We’re in downtown L.A. For the next few days, doing a lightning round of meetings for new business. We’re staying at this awesome little hostel called Stay, which really strikes me as a shift in the notions of what luxury actually means.
The place is a redevelopment of a dive called the Cecil, a fairly notorious transient hotel. They’ve redone each room in small, accessibly chic, spare design—orange, blue, and white. All of the furniture is simple and tidy, geared towards a generation who’s grown up on IKEA and instant-design… But the rooms themselves lack basic amenities that we seen in all modern hotels—like bathrooms and in-room wireless connectivity. I, personally, don’t care. I’m not worried about where I’m going to find a bathroom to wash up in since they’re everywhere and always have been in my life.
The hotel was built in an era when city hotel visitors were primarily men traveling on business, so the lack of a bathroom seems old-fashioned—each hall of about five rooms is equipped with about three common toilets and a shower. Each locks securely, so there’s no feeling of “public washroom.” the lack of wireless means the building is strewn with small nooks and lounges, specifically geared towards socializing and connecting with total strangers—it feels exactly like the embodiment of a social site, and it’s perfect for the kinds of people who are online all the time.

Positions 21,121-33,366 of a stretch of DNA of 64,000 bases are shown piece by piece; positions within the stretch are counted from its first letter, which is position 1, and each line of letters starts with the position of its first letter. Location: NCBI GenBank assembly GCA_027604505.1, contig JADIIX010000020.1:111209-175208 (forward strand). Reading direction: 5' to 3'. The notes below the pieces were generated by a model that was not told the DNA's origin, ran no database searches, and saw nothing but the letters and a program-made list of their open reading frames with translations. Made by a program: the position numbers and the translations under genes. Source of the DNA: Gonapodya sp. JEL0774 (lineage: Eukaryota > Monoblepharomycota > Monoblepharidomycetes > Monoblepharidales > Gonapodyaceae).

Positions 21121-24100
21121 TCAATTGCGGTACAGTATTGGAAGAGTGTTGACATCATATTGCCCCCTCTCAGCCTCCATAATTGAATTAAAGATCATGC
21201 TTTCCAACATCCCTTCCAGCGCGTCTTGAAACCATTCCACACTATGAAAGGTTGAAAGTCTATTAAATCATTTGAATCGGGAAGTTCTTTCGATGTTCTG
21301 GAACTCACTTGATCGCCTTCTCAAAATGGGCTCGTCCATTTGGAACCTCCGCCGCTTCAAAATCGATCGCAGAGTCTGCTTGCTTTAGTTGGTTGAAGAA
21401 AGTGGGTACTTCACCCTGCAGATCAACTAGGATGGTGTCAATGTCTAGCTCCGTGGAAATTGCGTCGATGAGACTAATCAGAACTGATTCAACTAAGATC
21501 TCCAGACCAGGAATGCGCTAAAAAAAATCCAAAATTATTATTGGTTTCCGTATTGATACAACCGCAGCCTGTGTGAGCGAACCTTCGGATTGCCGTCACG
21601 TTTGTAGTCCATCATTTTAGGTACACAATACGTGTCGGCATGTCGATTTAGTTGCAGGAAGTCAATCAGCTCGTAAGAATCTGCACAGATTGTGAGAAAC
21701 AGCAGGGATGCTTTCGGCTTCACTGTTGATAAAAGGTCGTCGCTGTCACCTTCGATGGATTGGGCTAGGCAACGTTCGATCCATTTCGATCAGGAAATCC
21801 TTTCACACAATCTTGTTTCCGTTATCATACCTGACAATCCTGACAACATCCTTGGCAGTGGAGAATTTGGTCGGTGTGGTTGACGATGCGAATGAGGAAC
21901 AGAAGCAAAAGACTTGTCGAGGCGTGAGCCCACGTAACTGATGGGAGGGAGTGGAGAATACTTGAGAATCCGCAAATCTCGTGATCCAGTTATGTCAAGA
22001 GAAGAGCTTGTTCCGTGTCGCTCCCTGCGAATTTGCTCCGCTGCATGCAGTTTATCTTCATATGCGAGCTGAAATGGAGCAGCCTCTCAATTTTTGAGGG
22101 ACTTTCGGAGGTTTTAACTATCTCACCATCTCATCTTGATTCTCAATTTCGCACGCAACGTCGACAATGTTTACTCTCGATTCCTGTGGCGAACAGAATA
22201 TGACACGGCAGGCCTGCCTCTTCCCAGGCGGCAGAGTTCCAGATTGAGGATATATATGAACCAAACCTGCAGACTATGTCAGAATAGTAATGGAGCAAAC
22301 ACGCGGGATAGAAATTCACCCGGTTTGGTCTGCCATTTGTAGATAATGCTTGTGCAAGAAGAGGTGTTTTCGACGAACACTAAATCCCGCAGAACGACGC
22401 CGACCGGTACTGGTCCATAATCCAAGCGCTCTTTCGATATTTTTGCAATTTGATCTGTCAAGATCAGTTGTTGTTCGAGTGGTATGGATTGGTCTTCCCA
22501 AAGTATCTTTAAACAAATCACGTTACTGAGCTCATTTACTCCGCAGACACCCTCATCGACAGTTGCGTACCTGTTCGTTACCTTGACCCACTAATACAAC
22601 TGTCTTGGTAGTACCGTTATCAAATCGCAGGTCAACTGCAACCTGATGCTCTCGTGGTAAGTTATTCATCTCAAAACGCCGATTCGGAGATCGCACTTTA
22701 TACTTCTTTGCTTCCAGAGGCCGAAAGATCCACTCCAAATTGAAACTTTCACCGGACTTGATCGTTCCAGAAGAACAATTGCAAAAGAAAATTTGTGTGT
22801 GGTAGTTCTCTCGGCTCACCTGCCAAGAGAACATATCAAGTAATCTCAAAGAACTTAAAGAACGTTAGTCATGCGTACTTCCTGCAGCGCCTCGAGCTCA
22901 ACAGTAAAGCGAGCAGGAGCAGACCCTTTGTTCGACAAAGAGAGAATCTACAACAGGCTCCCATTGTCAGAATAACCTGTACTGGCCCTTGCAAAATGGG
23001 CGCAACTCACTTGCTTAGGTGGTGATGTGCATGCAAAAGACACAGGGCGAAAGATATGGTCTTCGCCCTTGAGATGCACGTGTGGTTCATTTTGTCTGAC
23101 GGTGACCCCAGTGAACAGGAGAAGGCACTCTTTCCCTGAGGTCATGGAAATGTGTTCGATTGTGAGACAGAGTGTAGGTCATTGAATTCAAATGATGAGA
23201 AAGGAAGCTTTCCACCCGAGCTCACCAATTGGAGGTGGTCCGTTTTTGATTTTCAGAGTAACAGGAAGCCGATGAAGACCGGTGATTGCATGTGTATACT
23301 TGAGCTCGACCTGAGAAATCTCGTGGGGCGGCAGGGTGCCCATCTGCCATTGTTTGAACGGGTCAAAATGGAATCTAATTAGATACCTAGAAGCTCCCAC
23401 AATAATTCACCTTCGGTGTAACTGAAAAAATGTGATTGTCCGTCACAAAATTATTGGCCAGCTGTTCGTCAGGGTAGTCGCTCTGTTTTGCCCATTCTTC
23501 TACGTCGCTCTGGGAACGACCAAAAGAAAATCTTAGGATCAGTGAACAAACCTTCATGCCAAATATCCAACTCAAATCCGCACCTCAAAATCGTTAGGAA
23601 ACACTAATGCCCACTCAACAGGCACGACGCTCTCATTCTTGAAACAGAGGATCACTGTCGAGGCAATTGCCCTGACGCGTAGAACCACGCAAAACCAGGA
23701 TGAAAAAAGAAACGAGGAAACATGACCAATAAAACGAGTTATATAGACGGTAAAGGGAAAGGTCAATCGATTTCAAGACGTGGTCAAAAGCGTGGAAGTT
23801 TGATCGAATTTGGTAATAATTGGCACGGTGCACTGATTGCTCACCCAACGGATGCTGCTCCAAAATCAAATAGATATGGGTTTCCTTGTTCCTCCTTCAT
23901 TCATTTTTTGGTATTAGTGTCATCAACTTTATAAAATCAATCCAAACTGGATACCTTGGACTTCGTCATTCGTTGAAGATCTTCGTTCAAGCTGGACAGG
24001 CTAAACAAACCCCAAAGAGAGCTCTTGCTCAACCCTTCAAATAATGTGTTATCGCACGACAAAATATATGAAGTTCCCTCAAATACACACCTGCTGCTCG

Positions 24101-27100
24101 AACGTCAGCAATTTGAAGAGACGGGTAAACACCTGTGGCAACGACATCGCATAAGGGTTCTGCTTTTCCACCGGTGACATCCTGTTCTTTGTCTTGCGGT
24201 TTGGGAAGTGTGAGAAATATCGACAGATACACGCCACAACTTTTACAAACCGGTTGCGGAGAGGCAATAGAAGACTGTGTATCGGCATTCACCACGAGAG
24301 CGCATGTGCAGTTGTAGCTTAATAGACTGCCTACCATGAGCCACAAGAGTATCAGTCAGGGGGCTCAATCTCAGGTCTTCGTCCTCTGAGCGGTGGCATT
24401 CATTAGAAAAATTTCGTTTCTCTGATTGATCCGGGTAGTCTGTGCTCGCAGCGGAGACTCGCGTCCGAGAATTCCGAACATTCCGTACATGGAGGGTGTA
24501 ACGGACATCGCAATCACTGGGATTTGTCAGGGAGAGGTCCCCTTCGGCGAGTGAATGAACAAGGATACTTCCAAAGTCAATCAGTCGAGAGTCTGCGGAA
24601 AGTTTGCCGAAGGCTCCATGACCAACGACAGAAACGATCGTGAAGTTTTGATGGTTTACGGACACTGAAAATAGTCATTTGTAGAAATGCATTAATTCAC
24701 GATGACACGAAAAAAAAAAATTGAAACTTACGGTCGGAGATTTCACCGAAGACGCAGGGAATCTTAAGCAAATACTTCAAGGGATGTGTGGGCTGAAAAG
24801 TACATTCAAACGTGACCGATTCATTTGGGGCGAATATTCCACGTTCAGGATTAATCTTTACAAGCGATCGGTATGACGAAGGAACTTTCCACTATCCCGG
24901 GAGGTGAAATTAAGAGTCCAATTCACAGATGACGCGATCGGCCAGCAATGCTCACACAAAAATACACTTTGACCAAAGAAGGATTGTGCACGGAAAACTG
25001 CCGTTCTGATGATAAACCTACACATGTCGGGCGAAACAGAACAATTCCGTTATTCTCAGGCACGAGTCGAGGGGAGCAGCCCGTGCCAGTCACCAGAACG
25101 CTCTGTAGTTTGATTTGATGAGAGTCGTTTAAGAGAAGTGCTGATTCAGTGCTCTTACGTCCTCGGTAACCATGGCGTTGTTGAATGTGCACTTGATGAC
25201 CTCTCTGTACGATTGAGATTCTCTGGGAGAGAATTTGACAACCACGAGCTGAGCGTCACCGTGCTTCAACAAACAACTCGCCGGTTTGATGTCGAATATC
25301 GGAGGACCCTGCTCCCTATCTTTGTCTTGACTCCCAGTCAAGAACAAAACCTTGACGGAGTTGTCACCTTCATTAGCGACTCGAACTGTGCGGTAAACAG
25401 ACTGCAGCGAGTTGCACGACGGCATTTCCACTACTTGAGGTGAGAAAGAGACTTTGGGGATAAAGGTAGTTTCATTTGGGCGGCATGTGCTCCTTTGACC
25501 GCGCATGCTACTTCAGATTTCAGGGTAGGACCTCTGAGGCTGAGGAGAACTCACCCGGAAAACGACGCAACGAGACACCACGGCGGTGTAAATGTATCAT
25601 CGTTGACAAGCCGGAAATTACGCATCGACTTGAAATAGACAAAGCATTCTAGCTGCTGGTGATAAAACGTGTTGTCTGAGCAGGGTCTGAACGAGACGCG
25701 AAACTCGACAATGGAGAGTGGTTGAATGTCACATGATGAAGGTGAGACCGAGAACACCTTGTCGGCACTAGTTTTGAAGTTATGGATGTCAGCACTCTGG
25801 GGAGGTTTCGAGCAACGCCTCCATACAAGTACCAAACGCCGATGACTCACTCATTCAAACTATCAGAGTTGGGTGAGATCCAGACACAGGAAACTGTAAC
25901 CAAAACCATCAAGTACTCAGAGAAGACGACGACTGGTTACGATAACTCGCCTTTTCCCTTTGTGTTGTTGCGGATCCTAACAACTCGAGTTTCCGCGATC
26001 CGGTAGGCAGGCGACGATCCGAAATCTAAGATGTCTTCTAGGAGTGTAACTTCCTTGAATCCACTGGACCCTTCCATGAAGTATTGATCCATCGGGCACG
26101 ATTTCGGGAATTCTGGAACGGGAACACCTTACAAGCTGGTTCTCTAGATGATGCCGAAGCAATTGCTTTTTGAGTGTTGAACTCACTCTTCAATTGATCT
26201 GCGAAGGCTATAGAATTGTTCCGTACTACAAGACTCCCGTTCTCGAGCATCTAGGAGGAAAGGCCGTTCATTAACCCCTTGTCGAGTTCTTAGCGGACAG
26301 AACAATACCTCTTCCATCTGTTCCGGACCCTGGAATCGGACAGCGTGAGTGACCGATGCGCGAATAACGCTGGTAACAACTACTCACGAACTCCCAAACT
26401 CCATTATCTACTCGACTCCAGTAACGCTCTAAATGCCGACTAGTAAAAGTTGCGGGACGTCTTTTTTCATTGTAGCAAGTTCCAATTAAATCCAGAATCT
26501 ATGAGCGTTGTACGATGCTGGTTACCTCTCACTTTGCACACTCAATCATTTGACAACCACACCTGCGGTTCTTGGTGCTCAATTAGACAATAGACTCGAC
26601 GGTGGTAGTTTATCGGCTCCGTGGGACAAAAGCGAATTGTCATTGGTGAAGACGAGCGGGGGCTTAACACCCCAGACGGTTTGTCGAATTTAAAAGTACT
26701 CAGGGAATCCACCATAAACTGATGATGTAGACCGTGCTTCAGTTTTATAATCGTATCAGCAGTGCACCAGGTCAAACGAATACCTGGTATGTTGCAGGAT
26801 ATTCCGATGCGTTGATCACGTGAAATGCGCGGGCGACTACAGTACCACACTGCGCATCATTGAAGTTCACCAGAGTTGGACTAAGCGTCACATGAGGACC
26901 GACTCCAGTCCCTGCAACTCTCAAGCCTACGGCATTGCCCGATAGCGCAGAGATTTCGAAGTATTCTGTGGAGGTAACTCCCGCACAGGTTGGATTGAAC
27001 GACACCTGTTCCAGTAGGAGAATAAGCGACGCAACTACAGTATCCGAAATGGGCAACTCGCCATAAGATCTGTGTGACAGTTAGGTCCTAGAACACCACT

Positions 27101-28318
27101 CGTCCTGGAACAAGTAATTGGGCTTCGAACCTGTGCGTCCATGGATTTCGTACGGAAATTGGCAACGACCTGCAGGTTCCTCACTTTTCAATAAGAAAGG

This all makes me wonder if we’re seeing a sea change in what the ideas of “essential needs” are in travel spaces. This place says, “we don’t need spas, we don’t need sad little in-hotel gyms or salons, but we do need space to be separate in public, or together.” It’s kind of perfect for me; I grew up in nightclubs so I’m perfectly at home in a crowd of strangers so close to my private space. But I found that subtle change in sociability warming, welcoming, in light of all the hotels I’ve stayed at which make me feel isolated in my travel bubble.